Rescue work suspended at Siberian mine where 24 missing

Fears of a new blast caused by methane gas concentration prompt Russian authorities to send workers, relatives away; death toll now stands at 66.

By ASSOCIATED PRESS
May 13, 2010 10:50
1 minute read.
Relatives mourn a rescue miner killed after explos

siberia miners funeral 311. (photo credit: AP)

 
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MEZHDURECHENSK, Russia — Rescue operations to find 24 workers missing in a Siberian coal mine explosion were suspended Thursday because of fears of a new blast.

Nonessential workers and miners' relatives were taken away from aboveground areas around the Raspadskaya mine because of safety concerns. One of the blasts at the mine on Sunday seriously damaged buildings on the surface.

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The Russian Emergencies Ministry said Thursday that the death toll from the explosions now stands at 66.

A ministry official, Pavel Plat, told reporters at the mine that the concentration of volatile methane gas in the mine is rising and that several sizable fires are burning some 460 meters (1,500 feet) underground.

Plat said methane concentration at some points in the mine was 7 percent. A concentration of 1 percent is generally considered to be the limit of safe conditions.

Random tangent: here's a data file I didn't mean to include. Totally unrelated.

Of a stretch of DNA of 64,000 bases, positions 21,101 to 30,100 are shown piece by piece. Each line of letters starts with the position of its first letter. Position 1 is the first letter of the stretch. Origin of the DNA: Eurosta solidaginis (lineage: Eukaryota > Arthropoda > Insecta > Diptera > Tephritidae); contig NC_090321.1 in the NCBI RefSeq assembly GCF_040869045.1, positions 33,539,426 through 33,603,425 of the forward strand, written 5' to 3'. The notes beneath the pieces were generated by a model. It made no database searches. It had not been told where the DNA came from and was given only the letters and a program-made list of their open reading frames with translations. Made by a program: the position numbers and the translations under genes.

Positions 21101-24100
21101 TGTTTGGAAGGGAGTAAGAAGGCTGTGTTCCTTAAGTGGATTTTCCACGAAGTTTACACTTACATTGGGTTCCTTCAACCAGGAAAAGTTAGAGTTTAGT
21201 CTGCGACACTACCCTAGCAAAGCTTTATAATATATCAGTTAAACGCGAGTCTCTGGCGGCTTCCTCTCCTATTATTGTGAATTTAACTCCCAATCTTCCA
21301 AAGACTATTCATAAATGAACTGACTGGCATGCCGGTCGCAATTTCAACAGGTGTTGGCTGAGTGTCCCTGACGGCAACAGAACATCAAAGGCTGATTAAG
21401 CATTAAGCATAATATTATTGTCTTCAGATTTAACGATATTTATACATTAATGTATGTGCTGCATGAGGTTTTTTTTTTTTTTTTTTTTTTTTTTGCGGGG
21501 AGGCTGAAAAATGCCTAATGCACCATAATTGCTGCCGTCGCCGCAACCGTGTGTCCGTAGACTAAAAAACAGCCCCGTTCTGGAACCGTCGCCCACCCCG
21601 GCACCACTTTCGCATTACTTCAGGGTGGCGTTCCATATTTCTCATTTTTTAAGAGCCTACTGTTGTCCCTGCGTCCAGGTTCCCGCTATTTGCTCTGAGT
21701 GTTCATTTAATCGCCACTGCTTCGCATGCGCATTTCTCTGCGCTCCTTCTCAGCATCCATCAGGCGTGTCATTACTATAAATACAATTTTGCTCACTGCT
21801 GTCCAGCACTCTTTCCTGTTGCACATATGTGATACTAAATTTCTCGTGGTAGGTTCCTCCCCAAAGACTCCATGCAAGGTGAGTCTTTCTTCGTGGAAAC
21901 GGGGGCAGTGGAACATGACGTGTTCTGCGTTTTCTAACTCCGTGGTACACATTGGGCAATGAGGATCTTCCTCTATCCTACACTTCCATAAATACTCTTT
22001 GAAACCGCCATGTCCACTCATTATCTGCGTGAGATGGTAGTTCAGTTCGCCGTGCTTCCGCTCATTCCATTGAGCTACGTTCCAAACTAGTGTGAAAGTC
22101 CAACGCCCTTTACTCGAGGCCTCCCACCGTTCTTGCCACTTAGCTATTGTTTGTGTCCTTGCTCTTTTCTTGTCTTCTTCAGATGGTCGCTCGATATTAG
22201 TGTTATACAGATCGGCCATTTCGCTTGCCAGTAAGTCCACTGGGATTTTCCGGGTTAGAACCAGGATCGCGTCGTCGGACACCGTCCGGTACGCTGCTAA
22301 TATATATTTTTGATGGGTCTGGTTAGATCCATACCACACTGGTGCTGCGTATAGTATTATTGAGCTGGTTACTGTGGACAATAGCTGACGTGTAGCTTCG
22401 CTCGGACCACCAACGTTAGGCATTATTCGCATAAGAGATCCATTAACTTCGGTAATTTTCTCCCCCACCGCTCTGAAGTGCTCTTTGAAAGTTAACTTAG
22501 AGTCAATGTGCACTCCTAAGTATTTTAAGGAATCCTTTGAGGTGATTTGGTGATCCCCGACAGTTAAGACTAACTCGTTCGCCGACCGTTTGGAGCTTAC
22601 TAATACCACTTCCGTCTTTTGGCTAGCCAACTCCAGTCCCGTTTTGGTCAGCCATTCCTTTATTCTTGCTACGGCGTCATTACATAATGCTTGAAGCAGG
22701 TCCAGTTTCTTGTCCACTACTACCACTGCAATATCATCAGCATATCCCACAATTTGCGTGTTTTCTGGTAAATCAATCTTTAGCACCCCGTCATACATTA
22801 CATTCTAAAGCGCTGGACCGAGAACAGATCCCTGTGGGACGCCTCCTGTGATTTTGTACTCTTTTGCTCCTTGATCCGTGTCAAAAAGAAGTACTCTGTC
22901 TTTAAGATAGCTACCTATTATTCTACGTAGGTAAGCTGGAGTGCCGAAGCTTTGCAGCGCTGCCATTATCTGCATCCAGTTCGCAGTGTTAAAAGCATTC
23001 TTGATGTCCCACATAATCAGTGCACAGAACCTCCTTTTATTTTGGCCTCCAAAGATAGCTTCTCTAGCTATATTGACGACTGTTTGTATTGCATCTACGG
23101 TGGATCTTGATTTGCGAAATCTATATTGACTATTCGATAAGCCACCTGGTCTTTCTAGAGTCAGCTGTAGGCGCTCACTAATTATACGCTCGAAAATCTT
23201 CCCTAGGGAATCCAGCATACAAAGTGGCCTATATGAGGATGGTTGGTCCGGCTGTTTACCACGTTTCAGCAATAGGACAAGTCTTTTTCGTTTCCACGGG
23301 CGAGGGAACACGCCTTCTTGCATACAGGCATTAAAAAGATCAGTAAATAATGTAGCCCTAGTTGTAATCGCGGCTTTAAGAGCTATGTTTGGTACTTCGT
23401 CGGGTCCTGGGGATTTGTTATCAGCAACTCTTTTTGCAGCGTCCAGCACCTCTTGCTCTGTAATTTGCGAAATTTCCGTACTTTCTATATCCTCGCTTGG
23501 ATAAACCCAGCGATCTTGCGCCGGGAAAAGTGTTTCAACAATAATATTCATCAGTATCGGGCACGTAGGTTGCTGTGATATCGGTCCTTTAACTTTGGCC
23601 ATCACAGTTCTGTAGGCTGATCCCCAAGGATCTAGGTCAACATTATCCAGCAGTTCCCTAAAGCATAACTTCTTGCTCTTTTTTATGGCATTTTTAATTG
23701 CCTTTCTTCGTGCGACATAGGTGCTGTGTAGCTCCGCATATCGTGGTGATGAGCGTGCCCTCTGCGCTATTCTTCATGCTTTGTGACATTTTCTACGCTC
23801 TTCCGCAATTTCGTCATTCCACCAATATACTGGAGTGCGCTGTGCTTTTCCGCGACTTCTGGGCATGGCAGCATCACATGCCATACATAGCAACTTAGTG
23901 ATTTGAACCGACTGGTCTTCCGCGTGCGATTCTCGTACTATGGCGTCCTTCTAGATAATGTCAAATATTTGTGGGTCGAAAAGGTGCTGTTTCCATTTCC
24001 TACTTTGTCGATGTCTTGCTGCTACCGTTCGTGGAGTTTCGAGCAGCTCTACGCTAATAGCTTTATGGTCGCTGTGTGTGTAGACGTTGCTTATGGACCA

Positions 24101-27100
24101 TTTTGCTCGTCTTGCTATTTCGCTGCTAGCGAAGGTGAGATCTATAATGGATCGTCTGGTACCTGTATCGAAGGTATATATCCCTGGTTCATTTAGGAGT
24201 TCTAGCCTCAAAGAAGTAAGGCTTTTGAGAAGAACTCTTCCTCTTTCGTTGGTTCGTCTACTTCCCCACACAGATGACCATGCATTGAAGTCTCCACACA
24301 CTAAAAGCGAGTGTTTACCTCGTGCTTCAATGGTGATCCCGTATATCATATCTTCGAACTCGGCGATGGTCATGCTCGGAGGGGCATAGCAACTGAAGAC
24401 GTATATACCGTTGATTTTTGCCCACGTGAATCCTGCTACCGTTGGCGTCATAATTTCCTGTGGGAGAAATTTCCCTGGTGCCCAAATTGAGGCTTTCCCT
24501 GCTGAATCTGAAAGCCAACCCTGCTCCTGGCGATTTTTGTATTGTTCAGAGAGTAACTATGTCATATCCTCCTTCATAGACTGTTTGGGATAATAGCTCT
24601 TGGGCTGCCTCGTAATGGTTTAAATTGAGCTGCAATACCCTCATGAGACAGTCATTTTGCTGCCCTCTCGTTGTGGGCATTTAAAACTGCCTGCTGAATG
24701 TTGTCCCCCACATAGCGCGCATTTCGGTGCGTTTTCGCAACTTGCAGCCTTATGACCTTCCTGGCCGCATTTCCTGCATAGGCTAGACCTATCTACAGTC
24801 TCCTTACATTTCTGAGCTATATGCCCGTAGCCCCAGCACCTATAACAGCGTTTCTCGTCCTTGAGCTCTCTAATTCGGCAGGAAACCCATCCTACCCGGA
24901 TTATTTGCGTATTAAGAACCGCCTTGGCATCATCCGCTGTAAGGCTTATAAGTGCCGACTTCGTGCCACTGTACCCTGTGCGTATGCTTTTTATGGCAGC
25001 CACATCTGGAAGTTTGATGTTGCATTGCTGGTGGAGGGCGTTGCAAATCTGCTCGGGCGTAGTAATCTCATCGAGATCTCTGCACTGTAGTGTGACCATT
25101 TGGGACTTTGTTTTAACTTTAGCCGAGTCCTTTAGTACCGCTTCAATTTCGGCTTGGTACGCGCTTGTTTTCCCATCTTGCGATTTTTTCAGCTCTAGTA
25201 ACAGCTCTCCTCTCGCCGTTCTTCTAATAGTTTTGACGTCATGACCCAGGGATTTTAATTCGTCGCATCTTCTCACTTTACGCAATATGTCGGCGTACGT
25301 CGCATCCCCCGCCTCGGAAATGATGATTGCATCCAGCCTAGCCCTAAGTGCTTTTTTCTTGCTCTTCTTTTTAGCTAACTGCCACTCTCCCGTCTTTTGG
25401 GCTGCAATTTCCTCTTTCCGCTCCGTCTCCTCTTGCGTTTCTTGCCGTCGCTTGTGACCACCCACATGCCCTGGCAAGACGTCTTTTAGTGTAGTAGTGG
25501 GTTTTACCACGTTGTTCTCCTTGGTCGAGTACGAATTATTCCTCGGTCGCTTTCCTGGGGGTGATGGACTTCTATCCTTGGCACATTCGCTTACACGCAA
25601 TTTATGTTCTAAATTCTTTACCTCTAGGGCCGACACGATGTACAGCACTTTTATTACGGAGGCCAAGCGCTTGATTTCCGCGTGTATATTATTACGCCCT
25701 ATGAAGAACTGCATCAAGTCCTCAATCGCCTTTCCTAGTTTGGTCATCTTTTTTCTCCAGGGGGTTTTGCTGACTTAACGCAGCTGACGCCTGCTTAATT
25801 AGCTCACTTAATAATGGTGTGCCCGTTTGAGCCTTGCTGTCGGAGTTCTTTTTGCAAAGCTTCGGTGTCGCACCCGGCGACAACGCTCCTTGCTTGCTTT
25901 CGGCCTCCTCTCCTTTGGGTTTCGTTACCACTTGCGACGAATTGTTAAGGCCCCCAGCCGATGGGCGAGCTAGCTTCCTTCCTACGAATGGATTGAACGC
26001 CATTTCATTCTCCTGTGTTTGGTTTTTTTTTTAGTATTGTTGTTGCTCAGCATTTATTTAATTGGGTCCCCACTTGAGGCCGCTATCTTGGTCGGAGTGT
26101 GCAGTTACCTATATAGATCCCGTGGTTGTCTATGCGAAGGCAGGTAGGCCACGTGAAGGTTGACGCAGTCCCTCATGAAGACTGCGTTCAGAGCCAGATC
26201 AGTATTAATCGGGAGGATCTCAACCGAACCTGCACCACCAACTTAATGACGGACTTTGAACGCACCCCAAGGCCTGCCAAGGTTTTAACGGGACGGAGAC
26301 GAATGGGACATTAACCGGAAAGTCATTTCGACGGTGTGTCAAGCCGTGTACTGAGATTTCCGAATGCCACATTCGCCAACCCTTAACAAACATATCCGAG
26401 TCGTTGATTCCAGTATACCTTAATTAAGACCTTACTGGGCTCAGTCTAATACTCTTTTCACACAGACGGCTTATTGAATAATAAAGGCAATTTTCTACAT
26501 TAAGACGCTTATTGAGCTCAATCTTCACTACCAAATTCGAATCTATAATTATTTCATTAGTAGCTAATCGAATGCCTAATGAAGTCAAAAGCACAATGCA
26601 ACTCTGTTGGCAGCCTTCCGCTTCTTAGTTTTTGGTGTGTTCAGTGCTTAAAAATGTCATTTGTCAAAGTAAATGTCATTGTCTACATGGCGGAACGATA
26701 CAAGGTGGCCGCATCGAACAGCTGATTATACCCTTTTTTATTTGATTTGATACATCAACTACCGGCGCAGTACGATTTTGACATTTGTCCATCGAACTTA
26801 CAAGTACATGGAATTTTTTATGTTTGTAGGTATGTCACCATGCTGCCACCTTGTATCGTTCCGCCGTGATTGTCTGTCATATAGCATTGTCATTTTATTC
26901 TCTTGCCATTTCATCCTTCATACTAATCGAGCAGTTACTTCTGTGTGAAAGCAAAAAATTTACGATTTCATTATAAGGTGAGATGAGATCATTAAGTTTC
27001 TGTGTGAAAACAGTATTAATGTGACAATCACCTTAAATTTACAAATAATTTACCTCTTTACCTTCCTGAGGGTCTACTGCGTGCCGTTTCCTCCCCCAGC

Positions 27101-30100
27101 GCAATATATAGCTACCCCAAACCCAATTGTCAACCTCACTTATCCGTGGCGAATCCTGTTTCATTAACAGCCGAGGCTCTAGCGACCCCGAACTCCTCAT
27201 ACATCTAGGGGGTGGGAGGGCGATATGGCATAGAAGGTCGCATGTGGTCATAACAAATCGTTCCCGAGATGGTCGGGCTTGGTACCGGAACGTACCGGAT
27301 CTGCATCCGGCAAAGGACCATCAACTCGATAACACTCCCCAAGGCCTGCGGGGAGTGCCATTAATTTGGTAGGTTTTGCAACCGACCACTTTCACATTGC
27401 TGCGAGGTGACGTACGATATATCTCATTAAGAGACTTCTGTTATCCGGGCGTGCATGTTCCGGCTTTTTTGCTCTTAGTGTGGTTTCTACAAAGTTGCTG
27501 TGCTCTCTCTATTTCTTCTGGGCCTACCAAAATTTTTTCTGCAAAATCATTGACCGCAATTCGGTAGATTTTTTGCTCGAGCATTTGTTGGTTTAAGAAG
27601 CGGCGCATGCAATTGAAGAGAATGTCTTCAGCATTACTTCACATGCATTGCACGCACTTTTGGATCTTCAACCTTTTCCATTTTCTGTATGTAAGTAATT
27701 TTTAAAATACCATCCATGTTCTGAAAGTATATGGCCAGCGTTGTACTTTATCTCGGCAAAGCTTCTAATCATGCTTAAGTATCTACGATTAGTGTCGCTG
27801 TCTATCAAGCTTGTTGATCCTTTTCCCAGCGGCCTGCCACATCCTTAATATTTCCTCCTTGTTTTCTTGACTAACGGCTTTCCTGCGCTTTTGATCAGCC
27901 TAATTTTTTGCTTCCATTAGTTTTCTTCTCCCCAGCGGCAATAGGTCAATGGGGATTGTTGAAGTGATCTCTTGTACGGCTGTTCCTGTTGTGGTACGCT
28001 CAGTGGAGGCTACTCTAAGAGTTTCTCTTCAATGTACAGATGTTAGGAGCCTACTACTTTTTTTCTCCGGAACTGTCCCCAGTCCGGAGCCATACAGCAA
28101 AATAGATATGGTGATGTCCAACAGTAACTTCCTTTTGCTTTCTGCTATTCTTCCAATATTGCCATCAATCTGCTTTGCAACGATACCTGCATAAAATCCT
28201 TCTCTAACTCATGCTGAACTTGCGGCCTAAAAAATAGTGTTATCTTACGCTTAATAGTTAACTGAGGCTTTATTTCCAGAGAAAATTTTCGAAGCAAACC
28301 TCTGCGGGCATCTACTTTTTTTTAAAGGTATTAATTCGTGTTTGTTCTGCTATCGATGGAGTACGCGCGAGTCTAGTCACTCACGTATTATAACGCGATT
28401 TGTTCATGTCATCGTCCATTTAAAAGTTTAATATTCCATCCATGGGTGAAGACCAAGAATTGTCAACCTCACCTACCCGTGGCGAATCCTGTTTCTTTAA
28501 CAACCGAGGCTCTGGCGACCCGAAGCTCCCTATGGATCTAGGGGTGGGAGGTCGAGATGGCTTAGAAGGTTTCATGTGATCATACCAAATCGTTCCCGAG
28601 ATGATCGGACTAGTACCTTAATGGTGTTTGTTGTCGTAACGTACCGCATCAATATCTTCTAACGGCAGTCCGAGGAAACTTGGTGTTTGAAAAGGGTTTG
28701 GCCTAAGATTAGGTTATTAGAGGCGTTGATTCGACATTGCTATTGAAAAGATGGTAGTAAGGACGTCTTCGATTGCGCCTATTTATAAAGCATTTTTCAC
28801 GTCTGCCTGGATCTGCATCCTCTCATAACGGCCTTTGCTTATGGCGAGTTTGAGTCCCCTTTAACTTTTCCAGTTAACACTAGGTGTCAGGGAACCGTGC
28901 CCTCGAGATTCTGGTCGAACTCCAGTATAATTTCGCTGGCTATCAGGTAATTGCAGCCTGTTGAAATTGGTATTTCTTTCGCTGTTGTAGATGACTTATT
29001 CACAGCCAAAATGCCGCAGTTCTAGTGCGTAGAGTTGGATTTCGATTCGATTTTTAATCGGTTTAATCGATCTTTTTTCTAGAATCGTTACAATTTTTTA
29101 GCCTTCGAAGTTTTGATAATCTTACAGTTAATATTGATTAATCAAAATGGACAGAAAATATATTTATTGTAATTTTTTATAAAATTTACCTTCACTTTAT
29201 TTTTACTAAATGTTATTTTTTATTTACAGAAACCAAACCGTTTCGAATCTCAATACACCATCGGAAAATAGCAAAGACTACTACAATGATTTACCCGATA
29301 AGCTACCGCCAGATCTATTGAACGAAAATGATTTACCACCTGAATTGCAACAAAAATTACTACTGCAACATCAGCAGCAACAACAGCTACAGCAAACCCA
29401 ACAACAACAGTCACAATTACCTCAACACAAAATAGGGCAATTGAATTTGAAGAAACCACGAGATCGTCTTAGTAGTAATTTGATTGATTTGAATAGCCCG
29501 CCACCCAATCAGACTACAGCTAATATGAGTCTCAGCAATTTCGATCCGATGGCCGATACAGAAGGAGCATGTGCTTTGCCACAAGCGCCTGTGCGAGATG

"Our task now is to put out the fires and reduce the gas concentration, and only after this is done will we send people" to the area where the missing miners are believed to be, Plat said.

There have been no reports of contact with any of the missing, and prospects for any survivors appear to have all but vanished.




Many of the dead were rescue workers who went into the shafts after the first blast late Saturday and were caught in the second explosion Sunday — which was so powerful that it shattered the main shaft and a five-story building at the mine head. The mine is in the Kemerovo region, about 3,000 kilometers (1,900 miles) east of Moscow

There was no information on what set off the blast. Mine explosions and other industrial accidents are common in Russia and other former Soviet republics, and are often blamed on inadequate implementation of safety precautions by companies or by workers themselves.

The deadliest explosion in Russia's coal mines in decades occurred in March 2007, when 110 miners were killed.

The Raspadskaya mine produces about 10 percent of Russia's coking coal, Vedomosti said, and a long interruption of production could affect Russia's steel industry.


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